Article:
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duced the name of M. Lessein, as ers could have occasioned - and having been present on two occa- that very state of alarm, in which sions, on both of which he proved they might have found themselves, a clear alibi, having been, on one of only rendered mistakes and irreguthem, out of the island, and, on larities more probable. Yet, if the the other, in prison. Throughout proceedings, however much to be the whole of the depositions, if regretted in themselves, were really depositions they might be called, carried on according to the forms there were repeated and barefaced of the existing laws of the island, contradictions; and they were the which the colonial tribunals were contradictory affirmations only of bound to administer, it seemed difslaves, who, the House had often ficult to discover a good reason for been told, were incapable of under- supporting a resolution which censtanding an oath, or feeling its obli- sured them for having followed gation. What opinion was to be their only legal guide, and accused formed of the courts of justice in them of having perverted and vioJamaica, where slaves were con- lated that law. Accordingly, Mr. demned upon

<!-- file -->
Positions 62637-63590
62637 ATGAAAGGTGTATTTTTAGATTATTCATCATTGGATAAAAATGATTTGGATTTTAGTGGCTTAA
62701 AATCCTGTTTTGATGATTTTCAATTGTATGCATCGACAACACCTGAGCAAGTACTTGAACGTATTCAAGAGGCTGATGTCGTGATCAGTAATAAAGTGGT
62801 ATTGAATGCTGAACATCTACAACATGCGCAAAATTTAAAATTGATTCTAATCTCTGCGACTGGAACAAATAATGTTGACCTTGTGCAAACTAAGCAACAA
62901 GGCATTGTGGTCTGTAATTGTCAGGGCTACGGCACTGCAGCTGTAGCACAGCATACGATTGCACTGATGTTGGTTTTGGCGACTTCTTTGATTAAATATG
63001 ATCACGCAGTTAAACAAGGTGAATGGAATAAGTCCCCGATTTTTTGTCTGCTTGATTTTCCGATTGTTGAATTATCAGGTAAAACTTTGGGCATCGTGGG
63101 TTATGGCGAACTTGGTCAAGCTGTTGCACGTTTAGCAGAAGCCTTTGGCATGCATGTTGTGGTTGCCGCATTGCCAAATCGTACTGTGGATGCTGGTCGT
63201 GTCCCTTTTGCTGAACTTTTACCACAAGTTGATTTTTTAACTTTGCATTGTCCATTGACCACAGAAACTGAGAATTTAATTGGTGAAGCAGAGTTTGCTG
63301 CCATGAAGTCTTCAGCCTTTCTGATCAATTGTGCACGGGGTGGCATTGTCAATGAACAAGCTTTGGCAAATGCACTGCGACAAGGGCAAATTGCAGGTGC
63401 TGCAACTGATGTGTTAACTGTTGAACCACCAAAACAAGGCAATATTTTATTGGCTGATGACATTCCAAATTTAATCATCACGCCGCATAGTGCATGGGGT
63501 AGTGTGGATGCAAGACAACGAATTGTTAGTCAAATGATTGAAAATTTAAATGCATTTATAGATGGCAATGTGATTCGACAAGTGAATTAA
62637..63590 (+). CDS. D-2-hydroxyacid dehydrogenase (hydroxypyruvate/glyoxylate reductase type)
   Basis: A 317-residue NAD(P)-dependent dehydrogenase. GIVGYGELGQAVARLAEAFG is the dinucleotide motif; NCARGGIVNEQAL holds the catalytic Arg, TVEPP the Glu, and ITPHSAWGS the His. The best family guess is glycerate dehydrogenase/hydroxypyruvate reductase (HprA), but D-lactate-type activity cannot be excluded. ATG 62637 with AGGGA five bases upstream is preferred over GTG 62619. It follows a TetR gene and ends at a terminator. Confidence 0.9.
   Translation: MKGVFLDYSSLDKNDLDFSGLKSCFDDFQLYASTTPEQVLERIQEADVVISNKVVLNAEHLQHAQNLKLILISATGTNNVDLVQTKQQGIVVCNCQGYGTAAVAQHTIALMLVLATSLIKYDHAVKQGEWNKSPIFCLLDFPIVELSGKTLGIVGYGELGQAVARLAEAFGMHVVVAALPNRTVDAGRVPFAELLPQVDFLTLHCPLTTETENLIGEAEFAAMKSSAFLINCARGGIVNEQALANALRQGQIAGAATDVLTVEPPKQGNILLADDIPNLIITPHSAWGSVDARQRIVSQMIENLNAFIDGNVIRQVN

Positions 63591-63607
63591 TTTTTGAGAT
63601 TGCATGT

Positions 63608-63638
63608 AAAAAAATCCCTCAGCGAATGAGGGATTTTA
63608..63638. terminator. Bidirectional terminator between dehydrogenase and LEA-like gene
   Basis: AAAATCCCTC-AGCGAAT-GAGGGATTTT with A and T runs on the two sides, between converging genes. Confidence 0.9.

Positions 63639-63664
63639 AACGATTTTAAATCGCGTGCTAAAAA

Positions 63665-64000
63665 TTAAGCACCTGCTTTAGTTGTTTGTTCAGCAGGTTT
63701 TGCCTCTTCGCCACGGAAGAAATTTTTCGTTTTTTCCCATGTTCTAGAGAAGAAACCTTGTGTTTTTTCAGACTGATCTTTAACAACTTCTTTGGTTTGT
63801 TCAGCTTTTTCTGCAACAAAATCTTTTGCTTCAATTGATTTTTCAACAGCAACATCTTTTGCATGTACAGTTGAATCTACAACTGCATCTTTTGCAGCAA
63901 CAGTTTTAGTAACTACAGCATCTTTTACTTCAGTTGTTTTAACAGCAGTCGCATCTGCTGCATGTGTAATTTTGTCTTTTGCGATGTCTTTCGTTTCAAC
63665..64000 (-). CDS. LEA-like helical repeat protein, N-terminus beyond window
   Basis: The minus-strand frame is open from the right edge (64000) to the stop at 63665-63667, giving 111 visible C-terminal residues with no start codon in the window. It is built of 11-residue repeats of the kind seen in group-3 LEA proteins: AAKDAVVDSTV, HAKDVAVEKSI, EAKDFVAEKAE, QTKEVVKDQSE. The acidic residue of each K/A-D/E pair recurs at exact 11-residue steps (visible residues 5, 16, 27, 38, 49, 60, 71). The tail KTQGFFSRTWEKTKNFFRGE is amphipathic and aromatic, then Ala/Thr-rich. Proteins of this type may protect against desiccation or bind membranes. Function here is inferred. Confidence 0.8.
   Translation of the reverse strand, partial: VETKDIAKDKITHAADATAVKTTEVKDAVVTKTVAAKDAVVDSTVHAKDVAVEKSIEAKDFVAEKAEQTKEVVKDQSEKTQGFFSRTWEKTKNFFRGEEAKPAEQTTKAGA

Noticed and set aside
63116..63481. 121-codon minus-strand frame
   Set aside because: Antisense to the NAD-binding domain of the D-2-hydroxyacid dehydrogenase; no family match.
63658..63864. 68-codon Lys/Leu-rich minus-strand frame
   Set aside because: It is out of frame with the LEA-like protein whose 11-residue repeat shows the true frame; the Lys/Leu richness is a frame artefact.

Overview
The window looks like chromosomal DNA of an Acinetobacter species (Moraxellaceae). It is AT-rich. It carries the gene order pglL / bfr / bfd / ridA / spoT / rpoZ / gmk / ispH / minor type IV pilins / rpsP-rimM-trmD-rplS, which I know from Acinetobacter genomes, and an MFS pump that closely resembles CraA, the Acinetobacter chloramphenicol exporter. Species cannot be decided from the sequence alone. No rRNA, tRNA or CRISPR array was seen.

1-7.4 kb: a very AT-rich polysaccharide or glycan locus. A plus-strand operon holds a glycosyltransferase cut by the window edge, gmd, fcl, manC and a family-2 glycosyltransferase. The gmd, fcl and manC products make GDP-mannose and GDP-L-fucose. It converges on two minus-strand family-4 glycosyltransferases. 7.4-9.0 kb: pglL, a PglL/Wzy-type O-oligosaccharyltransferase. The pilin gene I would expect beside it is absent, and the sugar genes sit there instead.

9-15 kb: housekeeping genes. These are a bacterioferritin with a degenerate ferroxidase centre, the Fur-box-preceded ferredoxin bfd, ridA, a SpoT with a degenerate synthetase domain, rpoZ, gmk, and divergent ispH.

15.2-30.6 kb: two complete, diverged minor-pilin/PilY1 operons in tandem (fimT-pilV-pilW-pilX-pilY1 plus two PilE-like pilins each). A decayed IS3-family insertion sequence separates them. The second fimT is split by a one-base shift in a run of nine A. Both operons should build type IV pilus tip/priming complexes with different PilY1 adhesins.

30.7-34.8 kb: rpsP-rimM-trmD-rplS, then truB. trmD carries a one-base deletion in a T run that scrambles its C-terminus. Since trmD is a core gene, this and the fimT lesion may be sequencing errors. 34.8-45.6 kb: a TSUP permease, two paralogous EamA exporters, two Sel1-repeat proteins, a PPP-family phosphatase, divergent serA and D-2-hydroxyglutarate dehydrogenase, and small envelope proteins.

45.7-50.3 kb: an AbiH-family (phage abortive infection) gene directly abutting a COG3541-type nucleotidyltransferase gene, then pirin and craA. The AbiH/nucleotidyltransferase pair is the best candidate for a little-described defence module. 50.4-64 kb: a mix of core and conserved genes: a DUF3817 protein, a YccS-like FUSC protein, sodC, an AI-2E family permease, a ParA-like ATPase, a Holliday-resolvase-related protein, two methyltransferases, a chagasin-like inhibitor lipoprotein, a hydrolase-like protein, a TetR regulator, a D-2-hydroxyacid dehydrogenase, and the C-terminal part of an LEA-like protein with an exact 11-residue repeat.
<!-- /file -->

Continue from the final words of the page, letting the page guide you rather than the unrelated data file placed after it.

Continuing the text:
the evidence of slaves Wilmot Horton, in opposing the alone, who were not even examin- motion, did not take his ground on ed upon oath, and whose con- any justification of every part of sciences were crippled by the same these trials, considered merely in fear as their bodies ? for, if when themselves, but maintained that called as witnesses, they gave the courts had only applied the law evidence unpalatable to their mas- which they were bound to apply ; ters, they knew well that they that they had applied it according would only leave the court-house to the forms required by that law, for the work-house. He proposed and in circumstances which fairly the above resolution, that the called for the interference of the Commons of England might have legal authorities. There could, he an opportunity of raising their voice said, be no doubt, that at the time against acts of such crying injus- when the insurrections which occatice and barbarity.